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The five Texas freshmen who will have large roles in Big 12 play

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With the bye week providing some extra preparation, members of the 2016 class are ready to step forward.

NCAA Football: Notre Dame at Texas Kevin Jairaj-USA TODAY Sports

Just as many predicted following yet another top-10 recruiting class in Austin, the youth movement has been apparent early and often this season. Through three games, 15 true freshmen have already seen the field for the Texas Longhorns, many of which have made a noticeable impact, even in limited opportunities.

Now following a self-examination inducing loss on the road to California, it’s critical that the coaching staff provides more opportunities for the young playmakers and these five freshmen must see the field more going forward.

Safety Brandon Jones

It seems like every time Brandon Jones steps on the field, he’s making plays. To this point, his reps have been limited to special teams, but he’s still been a force in kickoff coverage with three tackles and has already blocked two punts, while nearly blocking another against UTEP

The latest block went for a safety against Cal.

Struggles in the secondary would be reason enough to give the nation’s top-ranked safety an opportunity to play and his outstanding effort and playmaking on special teams only adds further justification to his need to see the field.

Considering Jones has done nothing but impress in the limited opportunities he’s had, it only makes sense to give him some reps in the secondary, where Texas can certainly afford some playmaking after failing to record a single interception in three games.

It’s unlikely that Jones starts at safety against Oklahoma State, but it would be wise for whomever Texas’ defensive play-caller is going forward to get the former All-American on the field.

Fox end Malcolm Roach

Has any freshman not named Shane Buechele impressed more than “The Baton Rouge gentleman,” Malcolm Roach? The answer is no.

The stud edge rusher has wreaked havoc out of his reserve role in the double Fox or Cheetah defense we’re seeing more of from the Longhorns. Despite playing far fewer snaps than junior Naashon Hughes, he’s already matched his tackle total (seven) and is tied for first on the team in sacks with 2.0, along with two more tackles for loss.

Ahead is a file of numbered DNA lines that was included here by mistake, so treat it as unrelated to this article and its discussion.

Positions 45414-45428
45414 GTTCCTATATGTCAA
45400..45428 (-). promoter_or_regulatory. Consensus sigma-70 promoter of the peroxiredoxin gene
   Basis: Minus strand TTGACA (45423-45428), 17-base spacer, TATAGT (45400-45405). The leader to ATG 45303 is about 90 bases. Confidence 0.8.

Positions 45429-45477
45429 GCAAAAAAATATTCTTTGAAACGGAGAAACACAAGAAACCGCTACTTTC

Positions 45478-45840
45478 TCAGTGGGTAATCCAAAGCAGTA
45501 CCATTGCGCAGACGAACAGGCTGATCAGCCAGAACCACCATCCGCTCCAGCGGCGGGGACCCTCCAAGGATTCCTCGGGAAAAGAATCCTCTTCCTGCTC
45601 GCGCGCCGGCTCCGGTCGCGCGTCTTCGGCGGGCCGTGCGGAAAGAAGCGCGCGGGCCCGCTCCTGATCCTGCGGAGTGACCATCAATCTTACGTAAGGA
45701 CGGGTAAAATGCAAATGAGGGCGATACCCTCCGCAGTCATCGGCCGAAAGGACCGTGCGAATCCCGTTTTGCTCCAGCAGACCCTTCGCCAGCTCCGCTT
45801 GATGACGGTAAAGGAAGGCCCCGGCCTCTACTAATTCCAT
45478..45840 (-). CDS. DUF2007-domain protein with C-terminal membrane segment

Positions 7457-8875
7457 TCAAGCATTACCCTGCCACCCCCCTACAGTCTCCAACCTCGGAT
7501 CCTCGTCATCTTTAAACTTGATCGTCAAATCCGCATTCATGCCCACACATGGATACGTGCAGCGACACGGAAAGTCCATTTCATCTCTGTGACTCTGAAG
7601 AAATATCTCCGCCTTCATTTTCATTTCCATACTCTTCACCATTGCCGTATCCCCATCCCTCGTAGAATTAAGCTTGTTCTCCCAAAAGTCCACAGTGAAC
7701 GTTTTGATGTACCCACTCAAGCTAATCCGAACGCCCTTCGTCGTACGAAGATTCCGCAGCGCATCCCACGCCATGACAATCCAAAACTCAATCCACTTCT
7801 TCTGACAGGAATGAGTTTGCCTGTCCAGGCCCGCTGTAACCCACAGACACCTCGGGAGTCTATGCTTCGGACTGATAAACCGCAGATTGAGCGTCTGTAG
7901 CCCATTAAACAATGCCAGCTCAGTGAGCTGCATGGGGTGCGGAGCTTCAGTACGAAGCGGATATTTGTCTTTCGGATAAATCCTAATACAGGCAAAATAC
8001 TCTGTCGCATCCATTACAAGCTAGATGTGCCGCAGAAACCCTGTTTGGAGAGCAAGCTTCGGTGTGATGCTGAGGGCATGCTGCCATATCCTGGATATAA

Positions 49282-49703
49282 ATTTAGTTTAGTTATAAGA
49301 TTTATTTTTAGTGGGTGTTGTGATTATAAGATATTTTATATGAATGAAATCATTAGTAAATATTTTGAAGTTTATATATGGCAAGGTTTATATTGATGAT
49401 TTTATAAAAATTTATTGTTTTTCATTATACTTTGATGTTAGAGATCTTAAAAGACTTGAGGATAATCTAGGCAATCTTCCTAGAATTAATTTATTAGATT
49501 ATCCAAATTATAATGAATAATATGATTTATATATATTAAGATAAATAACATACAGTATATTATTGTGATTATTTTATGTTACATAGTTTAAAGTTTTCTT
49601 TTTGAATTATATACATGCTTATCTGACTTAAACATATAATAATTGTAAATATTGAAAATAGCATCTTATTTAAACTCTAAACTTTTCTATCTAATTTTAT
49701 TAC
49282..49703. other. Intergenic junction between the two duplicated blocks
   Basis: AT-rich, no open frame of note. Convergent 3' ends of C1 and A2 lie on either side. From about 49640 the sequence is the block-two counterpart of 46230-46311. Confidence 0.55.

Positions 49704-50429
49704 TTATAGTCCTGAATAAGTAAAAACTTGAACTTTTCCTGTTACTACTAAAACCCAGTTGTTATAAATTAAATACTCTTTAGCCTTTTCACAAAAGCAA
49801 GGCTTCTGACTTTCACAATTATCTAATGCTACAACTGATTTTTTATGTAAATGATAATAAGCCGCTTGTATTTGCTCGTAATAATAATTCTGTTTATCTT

Roach has displayed situational awareness beyond his years and enough athleticism and versatility to even line up with slot receivers in a few situations.

Much like Jones, Roach is a playmaker and considering Hughes has looked to be anything but early on, it’s hard to argue against Roach seeing a starting role, or at least 50 percent of the snaps going forward; his high is 36 percent of snaps against UTEP.

Alex Dunlap of Orangebloods provided some perspective on the significantly heightened productivity would could see from the Fox role if Roach sees more snaps:

In 56 total snaps on defense, Roach has had two sacks, two separate QB hits that were almost sacks, one separate QB pressure and 1.5 separate tackles for a loss. Naashon Hughes in 670 snaps during 2015? Three sacks, three hits and three QB pressures. At Roach’s current (admittedly likely unsustainable) pace he'd generate 25 of each over as many snaps.

So, yeah, this young man needs to be on the field a lot more often than not.

Defensive tackle Jordan Elliott

The 6’4, 318-pound lineman hasn’t seen too many reps through the first three games of his young career, but that’s something that must change entering conference play, especially considering the Texas front has struggled to generate much pressure.